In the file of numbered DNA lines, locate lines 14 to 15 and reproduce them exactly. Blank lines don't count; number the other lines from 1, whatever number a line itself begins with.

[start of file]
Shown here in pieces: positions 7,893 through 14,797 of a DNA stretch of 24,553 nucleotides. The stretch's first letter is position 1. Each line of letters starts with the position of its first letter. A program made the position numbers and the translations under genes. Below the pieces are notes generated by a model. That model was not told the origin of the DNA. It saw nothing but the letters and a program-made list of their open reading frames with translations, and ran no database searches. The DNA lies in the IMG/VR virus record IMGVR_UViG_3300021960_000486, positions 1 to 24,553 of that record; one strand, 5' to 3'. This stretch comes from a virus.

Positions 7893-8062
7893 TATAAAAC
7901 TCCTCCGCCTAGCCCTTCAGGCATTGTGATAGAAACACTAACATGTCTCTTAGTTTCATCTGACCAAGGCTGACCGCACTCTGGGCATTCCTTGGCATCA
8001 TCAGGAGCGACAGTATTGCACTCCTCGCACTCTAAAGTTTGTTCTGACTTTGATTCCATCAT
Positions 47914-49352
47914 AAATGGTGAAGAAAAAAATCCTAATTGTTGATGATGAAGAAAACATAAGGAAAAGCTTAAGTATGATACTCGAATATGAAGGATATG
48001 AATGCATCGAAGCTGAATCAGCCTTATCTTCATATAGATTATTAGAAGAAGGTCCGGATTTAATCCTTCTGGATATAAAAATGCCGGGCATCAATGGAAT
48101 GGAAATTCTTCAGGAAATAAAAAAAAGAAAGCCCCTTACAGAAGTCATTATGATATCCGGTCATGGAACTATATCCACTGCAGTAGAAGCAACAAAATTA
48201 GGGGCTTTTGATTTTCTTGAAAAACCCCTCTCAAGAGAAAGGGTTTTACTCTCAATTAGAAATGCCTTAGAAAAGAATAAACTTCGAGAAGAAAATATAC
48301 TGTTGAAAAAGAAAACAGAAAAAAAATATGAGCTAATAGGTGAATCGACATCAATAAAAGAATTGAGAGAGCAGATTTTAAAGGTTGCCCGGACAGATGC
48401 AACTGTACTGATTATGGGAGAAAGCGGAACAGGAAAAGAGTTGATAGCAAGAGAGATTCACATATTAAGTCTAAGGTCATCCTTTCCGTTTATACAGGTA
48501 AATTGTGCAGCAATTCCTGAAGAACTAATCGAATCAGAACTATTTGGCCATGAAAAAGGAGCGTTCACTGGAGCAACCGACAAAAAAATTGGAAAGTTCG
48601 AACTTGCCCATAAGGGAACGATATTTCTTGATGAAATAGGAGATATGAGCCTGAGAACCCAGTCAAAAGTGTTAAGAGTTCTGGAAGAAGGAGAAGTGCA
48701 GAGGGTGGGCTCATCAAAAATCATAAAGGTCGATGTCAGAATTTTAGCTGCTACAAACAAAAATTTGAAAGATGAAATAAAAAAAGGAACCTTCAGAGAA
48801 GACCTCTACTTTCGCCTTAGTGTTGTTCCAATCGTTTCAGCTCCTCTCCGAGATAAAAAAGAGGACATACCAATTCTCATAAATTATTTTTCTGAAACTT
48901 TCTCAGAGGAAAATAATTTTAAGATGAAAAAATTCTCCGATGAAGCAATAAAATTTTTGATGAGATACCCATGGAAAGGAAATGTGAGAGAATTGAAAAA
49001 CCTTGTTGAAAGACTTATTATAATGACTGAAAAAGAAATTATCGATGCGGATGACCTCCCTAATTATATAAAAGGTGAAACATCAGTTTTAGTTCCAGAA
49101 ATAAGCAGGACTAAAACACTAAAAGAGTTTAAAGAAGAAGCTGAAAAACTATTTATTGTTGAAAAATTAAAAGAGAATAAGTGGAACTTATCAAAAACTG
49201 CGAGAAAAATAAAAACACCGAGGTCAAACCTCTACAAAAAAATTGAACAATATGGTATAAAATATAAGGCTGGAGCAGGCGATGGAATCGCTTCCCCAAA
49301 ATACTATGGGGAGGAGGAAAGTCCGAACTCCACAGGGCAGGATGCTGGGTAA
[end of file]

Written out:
48601 AACTTGCCCATAAGGGAACGATATTTCTTGATGAAATAGGAGATATGAGCCTGAGAACCCAGTCAAAAGTGTTAAGAGTTCTGGAAGAAGGAGAAGTGCA
48701 GAGGGTGGGCTCATCAAAAATCATAAAGGTCGATGTCAGAATTTTAGCTGCTACAAACAAAAATTTGAAAGATGAAATAAAAAAAGGAACCTTCAGAGAA